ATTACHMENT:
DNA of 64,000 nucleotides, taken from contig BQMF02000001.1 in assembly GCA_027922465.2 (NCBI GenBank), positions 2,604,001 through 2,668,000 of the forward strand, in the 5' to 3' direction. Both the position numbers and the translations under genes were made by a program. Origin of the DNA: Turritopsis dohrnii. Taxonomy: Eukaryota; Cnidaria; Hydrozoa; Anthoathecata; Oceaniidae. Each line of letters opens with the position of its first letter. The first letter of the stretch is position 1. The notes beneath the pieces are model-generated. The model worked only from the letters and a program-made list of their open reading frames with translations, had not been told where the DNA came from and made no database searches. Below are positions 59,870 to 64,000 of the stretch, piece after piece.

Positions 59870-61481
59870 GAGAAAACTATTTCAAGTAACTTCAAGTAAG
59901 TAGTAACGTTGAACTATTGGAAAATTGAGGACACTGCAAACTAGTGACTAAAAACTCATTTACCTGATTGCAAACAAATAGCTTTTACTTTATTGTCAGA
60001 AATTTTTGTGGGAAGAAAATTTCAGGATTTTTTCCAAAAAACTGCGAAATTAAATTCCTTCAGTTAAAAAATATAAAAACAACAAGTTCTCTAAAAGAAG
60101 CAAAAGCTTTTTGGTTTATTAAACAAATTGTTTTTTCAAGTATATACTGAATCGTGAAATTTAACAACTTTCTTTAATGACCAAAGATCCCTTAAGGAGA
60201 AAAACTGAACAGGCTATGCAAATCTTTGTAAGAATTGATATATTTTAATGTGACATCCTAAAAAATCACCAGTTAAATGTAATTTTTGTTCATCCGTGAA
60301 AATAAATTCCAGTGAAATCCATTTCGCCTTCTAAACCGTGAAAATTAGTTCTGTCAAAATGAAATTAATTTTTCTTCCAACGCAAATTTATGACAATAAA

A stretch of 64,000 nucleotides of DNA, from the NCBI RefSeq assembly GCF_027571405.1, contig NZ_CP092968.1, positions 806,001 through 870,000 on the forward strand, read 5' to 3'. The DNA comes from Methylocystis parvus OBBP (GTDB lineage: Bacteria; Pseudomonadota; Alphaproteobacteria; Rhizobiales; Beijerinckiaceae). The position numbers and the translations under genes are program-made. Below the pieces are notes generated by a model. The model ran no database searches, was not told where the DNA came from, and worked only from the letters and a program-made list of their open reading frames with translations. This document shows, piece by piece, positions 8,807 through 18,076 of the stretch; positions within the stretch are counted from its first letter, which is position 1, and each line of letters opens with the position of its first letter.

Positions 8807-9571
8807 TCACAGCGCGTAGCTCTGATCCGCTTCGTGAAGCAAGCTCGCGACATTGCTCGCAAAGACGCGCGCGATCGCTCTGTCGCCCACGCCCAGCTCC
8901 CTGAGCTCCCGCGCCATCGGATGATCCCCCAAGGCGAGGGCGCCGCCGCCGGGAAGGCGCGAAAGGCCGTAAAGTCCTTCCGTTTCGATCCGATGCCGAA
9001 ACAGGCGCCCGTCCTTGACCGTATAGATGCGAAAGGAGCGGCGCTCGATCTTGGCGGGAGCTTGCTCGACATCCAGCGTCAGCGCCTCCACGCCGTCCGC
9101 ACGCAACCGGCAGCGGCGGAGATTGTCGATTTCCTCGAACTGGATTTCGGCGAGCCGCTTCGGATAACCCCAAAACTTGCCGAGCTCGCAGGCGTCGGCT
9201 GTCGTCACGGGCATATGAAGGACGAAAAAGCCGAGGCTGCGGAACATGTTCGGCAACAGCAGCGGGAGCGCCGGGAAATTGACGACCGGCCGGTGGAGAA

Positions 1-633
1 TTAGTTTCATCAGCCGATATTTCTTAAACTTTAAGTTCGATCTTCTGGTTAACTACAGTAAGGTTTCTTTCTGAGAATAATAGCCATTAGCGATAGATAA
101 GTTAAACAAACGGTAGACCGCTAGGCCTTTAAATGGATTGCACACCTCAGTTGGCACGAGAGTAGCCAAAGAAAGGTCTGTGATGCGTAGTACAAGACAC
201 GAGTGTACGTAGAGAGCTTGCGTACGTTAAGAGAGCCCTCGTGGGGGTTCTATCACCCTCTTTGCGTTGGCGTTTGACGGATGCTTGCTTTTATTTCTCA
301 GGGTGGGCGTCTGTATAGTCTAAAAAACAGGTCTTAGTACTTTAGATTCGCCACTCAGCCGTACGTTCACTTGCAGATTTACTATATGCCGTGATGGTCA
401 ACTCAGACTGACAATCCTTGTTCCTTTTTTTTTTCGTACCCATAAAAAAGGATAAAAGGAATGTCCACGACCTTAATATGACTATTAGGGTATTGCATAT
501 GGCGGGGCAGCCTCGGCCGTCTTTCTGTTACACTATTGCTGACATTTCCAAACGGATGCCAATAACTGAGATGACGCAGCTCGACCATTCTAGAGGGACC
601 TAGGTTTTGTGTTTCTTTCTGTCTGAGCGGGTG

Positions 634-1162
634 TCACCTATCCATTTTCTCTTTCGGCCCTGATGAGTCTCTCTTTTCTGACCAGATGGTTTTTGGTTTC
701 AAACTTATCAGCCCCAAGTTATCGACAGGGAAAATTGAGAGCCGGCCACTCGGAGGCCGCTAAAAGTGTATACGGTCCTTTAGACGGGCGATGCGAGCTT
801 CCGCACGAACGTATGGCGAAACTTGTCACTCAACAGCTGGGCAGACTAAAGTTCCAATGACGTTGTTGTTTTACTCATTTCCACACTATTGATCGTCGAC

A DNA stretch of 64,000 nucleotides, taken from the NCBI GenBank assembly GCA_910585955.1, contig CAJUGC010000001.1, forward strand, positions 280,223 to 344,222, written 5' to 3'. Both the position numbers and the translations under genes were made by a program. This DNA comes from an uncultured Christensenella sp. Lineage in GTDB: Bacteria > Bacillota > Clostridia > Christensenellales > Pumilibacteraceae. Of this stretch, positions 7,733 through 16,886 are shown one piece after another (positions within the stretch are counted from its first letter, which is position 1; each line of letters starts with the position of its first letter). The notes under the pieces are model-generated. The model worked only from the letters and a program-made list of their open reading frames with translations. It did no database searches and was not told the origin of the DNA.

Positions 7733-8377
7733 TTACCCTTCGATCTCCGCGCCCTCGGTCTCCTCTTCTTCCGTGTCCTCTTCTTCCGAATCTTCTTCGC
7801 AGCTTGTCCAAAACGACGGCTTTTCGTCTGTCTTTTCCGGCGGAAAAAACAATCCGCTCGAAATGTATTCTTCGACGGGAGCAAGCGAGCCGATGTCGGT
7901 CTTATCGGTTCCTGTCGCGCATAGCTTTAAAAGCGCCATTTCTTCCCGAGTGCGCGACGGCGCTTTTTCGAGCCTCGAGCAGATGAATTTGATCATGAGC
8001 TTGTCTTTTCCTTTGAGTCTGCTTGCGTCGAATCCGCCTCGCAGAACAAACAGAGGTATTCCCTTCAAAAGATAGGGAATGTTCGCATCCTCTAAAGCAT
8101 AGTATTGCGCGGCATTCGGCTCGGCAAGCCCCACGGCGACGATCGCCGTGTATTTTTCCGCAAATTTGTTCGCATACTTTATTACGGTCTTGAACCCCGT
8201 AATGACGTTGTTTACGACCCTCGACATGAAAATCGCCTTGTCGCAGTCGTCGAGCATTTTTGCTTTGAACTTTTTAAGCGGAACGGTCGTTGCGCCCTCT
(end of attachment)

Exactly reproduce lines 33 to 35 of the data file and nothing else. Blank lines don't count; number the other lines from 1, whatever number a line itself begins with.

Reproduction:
8001 TTGTCTTTTCCTTTGAGTCTGCTTGCGTCGAATCCGCCTCGCAGAACAAACAGAGGTATTCCCTTCAAAAGATAGGGAATGTTCGCATCCTCTAAAGCAT
8101 AGTATTGCGCGGCATTCGGCTCGGCAAGCCCCACGGCGACGATCGCCGTGTATTTTTCCGCAAATTTGTTCGCATACTTTATTACGGTCTTGAACCCCGT
8201 AATGACGTTGTTTACGACCCTCGACATGAAAATCGCCTTGTCGCAGTCGTCGAGCATTTTTGCTTTGAACTTTTTAAGCGGAACGGTCGTTGCGCCCTCT